The company behind Shark Week just caught a whale: Discovery Communications has agreed to pay $11.9 billion in stock and cash and assume $2.7 billion in Scripps Networks Interactive debt for the programmer best known for HGTV, the Food Network, and the Travel Channel.

The $90 a share price represents a 34% premium over Scripps’ trading price on July 18, before word got out of the companies’ talks. Scripps is up 1.2% in pre-market trading today.

The key shareholders are on board. Discovery’s top owners, Liberty Media Chairman John Malone and the Advance/Newhouse Programming Partnership, agreed to vote in favor the the deal. So have members of the Scripps family who control Scripps Networks.

It also needs to be approved by antitrust regulators. The companies expect the deal to close in early 2018.

Scripps CEO Ken Lowe plans to join Discovery’s board when the deal closes.

Discovery CEO David Zaslav says the union with Scripps “will create a stronger, more flexible and more dynamic media company with a global content engine that can be fully optimized and monetized across our combined networks, products and services in every country around the world.”

He expects to save $350 million a year, mostly by cutting duplicative operations.

The companies say that together they will produce about 8,000 hours a year of original programming, and have a library of 300,000 hours.

They also intend to ramp up production of mobile-friendly short-form videos targeting 7 billion of them each month.

With Scripps, Discovery will account for nearly 20% share of ad-supported pay-TV audiences, have five of the top pay-TV networks for women, and will account for over 20% share of women watching primetime pay-TV in the U.S.

Discovery includes its flagship channel plus  TLC, Investigation Discovery, Animal Planet, Science and Turbo/Velocity, as well as OWN in the U.S., Discovery Kids in Latin America, and Eurosport.

In addition to HGTV, Food,  and Travel, Scripps owns DIY Network, Cooking Channel and Great American Country, as well as Poland’s TVN,; UKTV, an independent commercial joint venture with BBC Worldwide; Asian Food Channel; and lifestyle channel Fine Living Network.

Discovery says it can take many of Scripps’ properties overseas. In addition, it can use the combination of channels to create a “compelling opportunity for new digital distribution partners, including mobile, OTT, and direct-to-consumer platforms and offerings.”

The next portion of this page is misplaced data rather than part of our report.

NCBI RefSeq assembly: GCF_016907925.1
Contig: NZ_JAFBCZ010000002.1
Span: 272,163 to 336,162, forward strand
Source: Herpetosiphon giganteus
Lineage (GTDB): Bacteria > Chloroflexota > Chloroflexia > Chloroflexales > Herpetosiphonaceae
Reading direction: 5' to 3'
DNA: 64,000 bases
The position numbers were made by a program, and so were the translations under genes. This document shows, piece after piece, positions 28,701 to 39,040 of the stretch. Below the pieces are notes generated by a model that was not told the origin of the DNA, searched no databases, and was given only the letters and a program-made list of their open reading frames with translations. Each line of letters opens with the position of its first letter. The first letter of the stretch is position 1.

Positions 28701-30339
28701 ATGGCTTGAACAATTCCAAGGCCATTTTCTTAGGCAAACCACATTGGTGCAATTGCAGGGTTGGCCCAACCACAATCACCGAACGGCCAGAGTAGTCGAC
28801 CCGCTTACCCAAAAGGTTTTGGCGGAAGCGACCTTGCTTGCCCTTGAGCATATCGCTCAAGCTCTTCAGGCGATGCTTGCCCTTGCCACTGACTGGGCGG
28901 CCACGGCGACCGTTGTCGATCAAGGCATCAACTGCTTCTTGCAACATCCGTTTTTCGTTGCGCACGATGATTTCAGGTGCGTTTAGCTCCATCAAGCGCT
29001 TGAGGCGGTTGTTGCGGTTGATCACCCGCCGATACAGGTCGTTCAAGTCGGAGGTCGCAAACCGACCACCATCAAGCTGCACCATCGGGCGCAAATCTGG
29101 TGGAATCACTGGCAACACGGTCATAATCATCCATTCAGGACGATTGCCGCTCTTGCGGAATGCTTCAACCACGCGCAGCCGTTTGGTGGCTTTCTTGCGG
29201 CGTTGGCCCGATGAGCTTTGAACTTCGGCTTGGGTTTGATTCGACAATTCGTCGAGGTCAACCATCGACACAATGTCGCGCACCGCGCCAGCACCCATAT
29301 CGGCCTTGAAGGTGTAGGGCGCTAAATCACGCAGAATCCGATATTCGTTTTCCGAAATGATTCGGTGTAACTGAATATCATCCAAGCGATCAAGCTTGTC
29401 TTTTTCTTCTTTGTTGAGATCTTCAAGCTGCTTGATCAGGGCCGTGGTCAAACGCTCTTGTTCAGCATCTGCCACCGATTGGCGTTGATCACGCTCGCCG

Lowe says that the deal “presents an unmatched opportunity for Scripps to grow its leading lifestyle brands across the world and on new and emerging channels including short-form, direct-to-consumer and streaming platforms.”

Scripps shareholders will receive $63.00 per share in cash and $27.00 per share in Class C Common shares of Discovery stock, based on Discovery’s closing price on Friday.

The number of of Discovery shares in the deal will depend on its trading price  in the three weeks before the deal closes. Discovery can pay additional cash instead of issuing more shares if its trading price drops below a set level.

Discovery will have to borrow to finance the deal. It has secured fully committed financing from affiliates of Goldman Sachs.  The programmer believes that it can maintain its investment-grade rating. But it will suspend its stock repurchase program.

The deal news will probably eclipse Discovery’s and Scripps’ weaker-than-expected Q2 earnings releases out this morning.

Discovery generated net revenues $374 million, down 8.3% vs the period last year, on revenues of $1.75 billion, up 2.2%. The top line is a hair below the $1.76 billion that Wall Street expected.

Earnings at 64 cents a share fell short of the 72 cents analysts thought they’d see. Discovery says that its number would have hit 68 cents if you factor out the effect of weakening foreign currencies vs the dollar.

Ad sales at Discovery’s domestic channels were “relatively flat” as a decline in subscribers offset rising rates. Distribution revenues increased 4% with “higher rates partially offset by a decline in subscribers.”

Scripps only released selected data, not a full income statement and balance sheet. But it showed consolidated adjusted segment profit falling 1.6% to $412.8 million with revenues up 3.6% to $925.0 million. Analysts were looking for $937.5 million.

More important: Scripps lowered its financial guidance for the rest of 2017 due to what it calls “ratings and impression softness in the U.S. market.” It now expects revenues to increase 4% vs its previous forecast for 6%. And segment profits will be “approximately flat for the year,” not up 3%.